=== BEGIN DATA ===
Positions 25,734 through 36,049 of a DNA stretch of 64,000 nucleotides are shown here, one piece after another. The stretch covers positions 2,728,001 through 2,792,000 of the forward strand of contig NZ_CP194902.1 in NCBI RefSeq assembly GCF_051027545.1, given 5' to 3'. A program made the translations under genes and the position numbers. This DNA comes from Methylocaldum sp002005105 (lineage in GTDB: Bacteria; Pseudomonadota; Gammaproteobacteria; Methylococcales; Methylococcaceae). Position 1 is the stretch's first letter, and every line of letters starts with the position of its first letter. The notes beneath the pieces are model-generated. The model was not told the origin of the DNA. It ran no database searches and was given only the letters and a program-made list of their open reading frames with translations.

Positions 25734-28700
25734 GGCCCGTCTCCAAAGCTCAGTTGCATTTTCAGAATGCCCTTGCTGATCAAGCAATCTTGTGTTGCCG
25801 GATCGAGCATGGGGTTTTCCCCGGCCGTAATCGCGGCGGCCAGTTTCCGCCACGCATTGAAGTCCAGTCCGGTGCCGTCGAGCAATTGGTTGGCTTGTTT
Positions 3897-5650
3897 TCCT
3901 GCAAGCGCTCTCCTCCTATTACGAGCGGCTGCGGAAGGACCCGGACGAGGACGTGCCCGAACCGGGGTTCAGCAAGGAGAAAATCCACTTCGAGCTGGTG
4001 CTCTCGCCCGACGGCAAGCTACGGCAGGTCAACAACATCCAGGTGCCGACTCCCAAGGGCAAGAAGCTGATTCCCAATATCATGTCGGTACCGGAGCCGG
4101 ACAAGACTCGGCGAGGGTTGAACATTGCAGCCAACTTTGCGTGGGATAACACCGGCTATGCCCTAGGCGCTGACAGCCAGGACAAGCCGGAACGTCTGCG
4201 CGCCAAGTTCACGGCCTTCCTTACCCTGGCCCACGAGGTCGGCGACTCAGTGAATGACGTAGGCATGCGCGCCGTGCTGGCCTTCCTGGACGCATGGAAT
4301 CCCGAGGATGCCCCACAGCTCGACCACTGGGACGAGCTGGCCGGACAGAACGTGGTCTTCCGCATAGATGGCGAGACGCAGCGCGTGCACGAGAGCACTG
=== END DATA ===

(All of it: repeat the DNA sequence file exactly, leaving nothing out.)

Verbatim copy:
Positions 25,734 through 36,049 of a DNA stretch of 64,000 nucleotides are shown here, one piece after another. The stretch covers positions 2,728,001 through 2,792,000 of the forward strand of contig NZ_CP194902.1 in NCBI RefSeq assembly GCF_051027545.1, given 5' to 3'. A program made the translations under genes and the position numbers. This DNA comes from Methylocaldum sp002005105 (lineage in GTDB: Bacteria; Pseudomonadota; Gammaproteobacteria; Methylococcales; Methylococcaceae). Position 1 is the stretch's first letter, and every line of letters starts with the position of its first letter. The notes beneath the pieces are model-generated. The model was not told the origin of the DNA. It ran no database searches and was given only the letters and a program-made list of their open reading frames with translations.

Positions 25734-28700
25734 GGCCCGTCTCCAAAGCTCAGTTGCATTTTCAGAATGCCCTTGCTGATCAAGCAATCTTGTGTTGCCG
25801 GATCGAGCATGGGGTTTTCCCCGGCCGTAATCGCGGCGGCCAGTTTCCGCCACGCATTGAAGTCCAGTCCGGTGCCGTCGAGCAATTGGTTGGCTTGTTT
Positions 3897-5650
3897 TCCT
3901 GCAAGCGCTCTCCTCCTATTACGAGCGGCTGCGGAAGGACCCGGACGAGGACGTGCCCGAACCGGGGTTCAGCAAGGAGAAAATCCACTTCGAGCTGGTG
4001 CTCTCGCCCGACGGCAAGCTACGGCAGGTCAACAACATCCAGGTGCCGACTCCCAAGGGCAAGAAGCTGATTCCCAATATCATGTCGGTACCGGAGCCGG
4101 ACAAGACTCGGCGAGGGTTGAACATTGCAGCCAACTTTGCGTGGGATAACACCGGCTATGCCCTAGGCGCTGACAGCCAGGACAAGCCGGAACGTCTGCG
4201 CGCCAAGTTCACGGCCTTCCTTACCCTGGCCCACGAGGTCGGCGACTCAGTGAATGACGTAGGCATGCGCGCCGTGCTGGCCTTCCTGGACGCATGGAAT
4301 CCCGAGGATGCCCCACAGCTCGACCACTGGGACGAGCTGGCCGGACAGAACGTGGTCTTCCGCATAGATGGCGAGACGCAGCGCGTGCACGAGAGCACTG